The Pittsburgh Pirates have been in rebuilding mode for the better part of two decades, ever since the heydays of Barry Bonds and Bobby Bonilla. The franchise has yet to hit upon a successful blueprint to bring them back to winning ways, but in recent years they have accumulated some interesting prospects who may be the catalyst for the resurgence. One prospect to keep a particular eye out for is outfielder Wes Freeman.
Freeman was selected out of high school in the 16th round by Pittsburgh in the 2008 MLB draft. Like other high school players, Freeman was treated with kid gloves for his first couple of seasons, playing mainly in the instructional Gulf League. However, in 2011, he played a total of 55 games at two different levels of A-ball, posting an impressive .299 batting average, with 6 home runs, 24 RBI, and 12 stolen bases. Combined with the strong arm he has shown in the outfield, the Pirates may very well have a five tool player on their hands.
This past season, I had an opportunity to interview Freeman, and got to know the player who has a good chance to rocket up the prospect rankings this coming year.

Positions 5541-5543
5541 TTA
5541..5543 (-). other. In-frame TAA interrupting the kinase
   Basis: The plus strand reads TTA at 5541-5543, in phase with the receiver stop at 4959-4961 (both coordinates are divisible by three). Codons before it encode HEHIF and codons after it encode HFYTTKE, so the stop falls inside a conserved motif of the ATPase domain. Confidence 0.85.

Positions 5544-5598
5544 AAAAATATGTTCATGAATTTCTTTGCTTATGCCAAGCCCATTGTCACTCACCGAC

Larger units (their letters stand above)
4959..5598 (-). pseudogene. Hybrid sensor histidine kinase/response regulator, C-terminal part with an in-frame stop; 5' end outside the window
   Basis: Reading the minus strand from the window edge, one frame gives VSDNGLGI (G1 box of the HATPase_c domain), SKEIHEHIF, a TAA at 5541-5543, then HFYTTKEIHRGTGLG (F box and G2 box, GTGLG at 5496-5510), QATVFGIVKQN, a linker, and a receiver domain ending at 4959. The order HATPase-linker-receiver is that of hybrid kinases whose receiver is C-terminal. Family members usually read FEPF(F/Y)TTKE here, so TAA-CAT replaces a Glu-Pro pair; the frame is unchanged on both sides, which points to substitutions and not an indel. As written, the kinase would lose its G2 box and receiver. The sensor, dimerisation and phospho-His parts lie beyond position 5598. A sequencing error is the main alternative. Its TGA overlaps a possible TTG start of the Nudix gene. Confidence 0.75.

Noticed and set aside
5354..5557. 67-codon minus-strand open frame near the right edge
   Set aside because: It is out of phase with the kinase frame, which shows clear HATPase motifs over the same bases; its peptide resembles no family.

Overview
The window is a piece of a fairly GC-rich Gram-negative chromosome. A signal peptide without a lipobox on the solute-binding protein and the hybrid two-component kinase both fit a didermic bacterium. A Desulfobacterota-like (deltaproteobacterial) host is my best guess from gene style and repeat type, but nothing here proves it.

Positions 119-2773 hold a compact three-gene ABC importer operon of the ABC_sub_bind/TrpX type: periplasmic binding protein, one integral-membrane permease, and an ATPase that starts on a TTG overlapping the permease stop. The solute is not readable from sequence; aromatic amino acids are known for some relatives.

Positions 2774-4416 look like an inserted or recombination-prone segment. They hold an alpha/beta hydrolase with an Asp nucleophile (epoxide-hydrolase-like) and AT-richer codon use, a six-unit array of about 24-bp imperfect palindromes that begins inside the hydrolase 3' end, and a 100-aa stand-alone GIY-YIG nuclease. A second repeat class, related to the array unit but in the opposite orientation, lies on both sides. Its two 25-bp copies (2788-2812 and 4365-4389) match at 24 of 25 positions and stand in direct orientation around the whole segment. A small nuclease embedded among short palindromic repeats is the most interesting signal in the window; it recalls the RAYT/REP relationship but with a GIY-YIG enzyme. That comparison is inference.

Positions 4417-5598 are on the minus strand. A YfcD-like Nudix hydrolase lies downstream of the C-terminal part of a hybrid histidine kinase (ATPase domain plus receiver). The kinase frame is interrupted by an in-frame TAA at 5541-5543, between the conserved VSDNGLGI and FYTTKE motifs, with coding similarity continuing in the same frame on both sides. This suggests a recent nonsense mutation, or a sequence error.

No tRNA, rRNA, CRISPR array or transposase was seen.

How did you first become interested in baseball?
I’ve got two older brothers who were probably the ones that directed me to the baseball path. They played, so I kind of fell into that with my family.
Who was your favorite team and player when you were growing up?
I liked the Rays for the last ten years I guess. Favorite player? I don’t know. (Carl) Crawford was a good one, but I like Josh Hamilton right now.
Do you model your own game after Hamilton or any other player? I don’t model after anybody physically. As far as on and off the field, the type of guy he is character-wise, yeah man. There’s a few guys. Jeter’s a great guy and Albert Pujols is one of my favorite personalities.
Have you ever been involved or seen any unusual plays?
I was in left field earlier this year and ended up tagging a guy out at third on a double down the right field line. The third baseman vacated and I got to cover the bag and tag him. I hadn’t done that before. That was kind of an unconventional play.
Now that your career is underway, is there anything about the life of a professional baseball player that surprises you?
I would say how serious people take it. A lot of people that I run in to, it seems like it is more of a job and a life or death situation to them when it’s really just baseball. Some guys I don’t think let it be as much of a game as it should be.
Be sure to check out the selection of Wes Freeman Baseball Cards.